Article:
We live seasons
of friends and fruit
between us two
You send patches of violet to me
and I, iris blues to you
that your eyes may feel
as happy mine
all at once, in one time
that we may live together, apart
We whisper what our minds see
and learn, back and forth
my right side paints worlds for you
your left opens paths for me
‘neath passing clouds
that cover my skies
then drift up to you
sending many water kinds
Yet how peculiar that all things
in time do not run alike
I see rain one day before
but the sun rises, sets
where you are first
And when Sirius rises, twinkles icy blue
its sits the same about your window sill
for some distances are larger than ours
worlds stand high beyond the stars
And from that point it becomes so clear
we both lie under a larger plane
where past, present, beyond
are all in one
where we live together
under highest Grace
As the New Year approached, and listicles started appearing on social media, I thought of what New Years-y post I could do. Maybe one or two cell phone images from each month would be a nice summing up.
But how presumptuous of me—first to forget just how many pictures I take from my phone, and second, to think I could add up the year in a few minutes. As I went through the image history on my phone, Nietzsche’s words on self-discovery rang in my head: “What have you truly loved thus far? What has ever uplifted your soul, what has dominated and delighted it at the same time?”
Looking at my phone left me flummoxed. What should I choose to say uplifted my soul? The otherworldly lushness of the summer I came back to in June, or the most lovely autumn I’ve ever seen in my 13 years in Chicago. Should I be thankful for a dream come true visiting Vancouver, or four trips to Canada in one year, each one so dear. What about Ramadan this year, what about the qir’ah recording from Fajr that one day? And April? April and all its poetry. And Adele’s Hello, but also Vespertina, also Hol Baumann, Yelawolf, Hiltop Hoods, Islands. What about the day in January I felt broken, but wasn’t left to break. What about the Surah Kahf series and Beginning and the End. That book from Annan I recommend to everyone now. The movie that felt so good I saw it twice on screen. All the tuna. All the runs to Lago. Stranded on Prairie. The city again. Friends returned, or maybe me. All the art that was made. Writing. Exchanges. Unexpected, wonderful encounters. Muhsen—he’s a moth. The day of Arafah. Learning, living that Allah is Greater. Neural nets. AI. Vectors? Really? Apple picking happened. The animation show of shows. Lost and found. All dressed chips and the lengths traveled. Inside a novel. Tea. Maple syrup. 118 illustrations. Crossing paths. Across borders. Across seas. All the many homes. Leaving all of them. And what elation, to breathe again, after years? Allah is Greater.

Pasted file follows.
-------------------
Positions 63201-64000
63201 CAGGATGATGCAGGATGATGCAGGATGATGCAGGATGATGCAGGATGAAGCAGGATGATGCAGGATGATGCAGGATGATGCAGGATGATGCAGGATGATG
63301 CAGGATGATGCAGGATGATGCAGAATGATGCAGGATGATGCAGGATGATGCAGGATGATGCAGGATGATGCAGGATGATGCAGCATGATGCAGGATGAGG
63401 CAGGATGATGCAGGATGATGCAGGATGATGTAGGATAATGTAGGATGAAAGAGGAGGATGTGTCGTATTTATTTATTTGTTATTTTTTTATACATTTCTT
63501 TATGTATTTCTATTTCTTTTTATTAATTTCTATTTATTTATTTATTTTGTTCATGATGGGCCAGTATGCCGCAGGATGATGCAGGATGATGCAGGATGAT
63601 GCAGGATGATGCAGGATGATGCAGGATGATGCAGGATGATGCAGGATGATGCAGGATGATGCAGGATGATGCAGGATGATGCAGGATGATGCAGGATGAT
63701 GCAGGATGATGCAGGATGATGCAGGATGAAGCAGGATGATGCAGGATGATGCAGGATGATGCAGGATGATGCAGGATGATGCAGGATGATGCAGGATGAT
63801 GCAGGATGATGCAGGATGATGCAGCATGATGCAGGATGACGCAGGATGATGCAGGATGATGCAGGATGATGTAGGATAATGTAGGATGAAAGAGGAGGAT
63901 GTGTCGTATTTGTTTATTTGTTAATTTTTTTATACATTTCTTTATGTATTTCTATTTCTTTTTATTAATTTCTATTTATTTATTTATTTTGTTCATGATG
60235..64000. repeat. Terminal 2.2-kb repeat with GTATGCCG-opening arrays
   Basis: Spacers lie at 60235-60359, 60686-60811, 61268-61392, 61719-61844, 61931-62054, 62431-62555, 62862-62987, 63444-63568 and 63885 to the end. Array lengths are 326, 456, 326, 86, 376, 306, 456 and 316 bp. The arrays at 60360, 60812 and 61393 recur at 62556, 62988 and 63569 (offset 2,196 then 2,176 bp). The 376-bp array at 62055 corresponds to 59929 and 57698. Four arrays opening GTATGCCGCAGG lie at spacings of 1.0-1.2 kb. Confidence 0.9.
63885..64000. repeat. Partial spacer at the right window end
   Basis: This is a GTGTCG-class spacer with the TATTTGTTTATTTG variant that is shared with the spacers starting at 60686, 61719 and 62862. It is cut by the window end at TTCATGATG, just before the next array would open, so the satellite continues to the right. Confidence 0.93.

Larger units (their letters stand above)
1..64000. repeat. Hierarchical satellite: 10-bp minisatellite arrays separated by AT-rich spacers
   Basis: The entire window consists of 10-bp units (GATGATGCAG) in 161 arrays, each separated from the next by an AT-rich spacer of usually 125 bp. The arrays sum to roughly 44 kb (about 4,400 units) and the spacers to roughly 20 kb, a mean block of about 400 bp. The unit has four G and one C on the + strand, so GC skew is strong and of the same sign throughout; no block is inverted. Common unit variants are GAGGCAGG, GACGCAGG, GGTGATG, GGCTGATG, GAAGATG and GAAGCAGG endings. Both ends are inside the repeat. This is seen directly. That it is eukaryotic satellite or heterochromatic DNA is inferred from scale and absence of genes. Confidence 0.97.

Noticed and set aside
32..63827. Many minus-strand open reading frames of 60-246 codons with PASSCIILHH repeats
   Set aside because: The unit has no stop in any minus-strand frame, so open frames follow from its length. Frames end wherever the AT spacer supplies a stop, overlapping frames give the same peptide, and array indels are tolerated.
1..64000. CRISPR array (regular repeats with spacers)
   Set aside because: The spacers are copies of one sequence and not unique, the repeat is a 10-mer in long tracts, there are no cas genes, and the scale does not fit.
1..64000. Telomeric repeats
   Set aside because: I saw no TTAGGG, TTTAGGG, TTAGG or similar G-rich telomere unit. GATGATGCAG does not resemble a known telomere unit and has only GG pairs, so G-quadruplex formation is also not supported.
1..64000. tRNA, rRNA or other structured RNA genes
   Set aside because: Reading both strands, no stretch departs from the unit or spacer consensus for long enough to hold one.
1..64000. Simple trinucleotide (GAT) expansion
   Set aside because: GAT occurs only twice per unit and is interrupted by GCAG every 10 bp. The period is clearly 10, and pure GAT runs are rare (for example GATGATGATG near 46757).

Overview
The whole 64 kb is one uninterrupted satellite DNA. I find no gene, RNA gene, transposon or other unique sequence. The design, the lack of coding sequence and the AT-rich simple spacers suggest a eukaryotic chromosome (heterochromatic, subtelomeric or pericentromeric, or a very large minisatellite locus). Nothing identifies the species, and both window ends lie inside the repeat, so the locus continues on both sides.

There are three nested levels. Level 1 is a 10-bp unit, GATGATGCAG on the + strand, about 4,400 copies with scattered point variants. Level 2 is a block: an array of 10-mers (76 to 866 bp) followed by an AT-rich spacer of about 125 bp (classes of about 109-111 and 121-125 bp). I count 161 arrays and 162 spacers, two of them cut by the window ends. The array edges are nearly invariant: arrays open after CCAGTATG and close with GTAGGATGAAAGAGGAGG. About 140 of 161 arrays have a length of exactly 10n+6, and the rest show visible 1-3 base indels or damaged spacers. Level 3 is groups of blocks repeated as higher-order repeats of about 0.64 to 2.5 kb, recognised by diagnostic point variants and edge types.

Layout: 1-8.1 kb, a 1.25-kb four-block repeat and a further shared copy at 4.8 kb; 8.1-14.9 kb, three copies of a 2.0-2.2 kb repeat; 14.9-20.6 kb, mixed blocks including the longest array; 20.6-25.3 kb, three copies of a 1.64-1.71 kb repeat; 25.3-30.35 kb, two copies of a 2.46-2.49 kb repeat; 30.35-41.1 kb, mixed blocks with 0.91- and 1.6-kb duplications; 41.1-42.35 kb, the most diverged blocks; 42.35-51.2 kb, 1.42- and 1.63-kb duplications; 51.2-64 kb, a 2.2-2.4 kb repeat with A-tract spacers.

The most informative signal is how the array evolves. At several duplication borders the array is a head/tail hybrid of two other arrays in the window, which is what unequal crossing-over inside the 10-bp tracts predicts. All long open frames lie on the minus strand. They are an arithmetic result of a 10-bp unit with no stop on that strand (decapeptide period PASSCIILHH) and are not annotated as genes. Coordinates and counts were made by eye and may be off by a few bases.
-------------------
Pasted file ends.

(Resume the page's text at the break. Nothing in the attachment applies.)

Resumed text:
I don’t know. I can watch the eloquence sail away from me as I type. Two nights ago I started writing all the things from this year that were so great, extracted from my phone, conversations, writing, memory and incomplete by far still. This is the third night I’ve sat and thought about 2015, each time completely weak at what the year was. I feel so grateful.
No ode to 2015 like the year itself. Allah is so much Greater.
You will find as you look back upon your life that the moments when you have really lived are the moments when you have done things in the spirit of love.
Spoiler Alert: Finding Neverland
Halloween at our house means handing out candy to the neighborhood in our non-costumed selves.
However, this year was different.
My cousin held a Halloween party and admission required a costume. Everyone dressed up. I went as the evil queen from Snow White. Scattered about the house was a honey bee, a 6 year old witch, a grandma cat, a burglar, a ninja turtle, Batman, grip reapers, baby cookie monster, even the whomping willow from Harry Potter. Everyone was in a festive spirit and did the costume part well. But then what?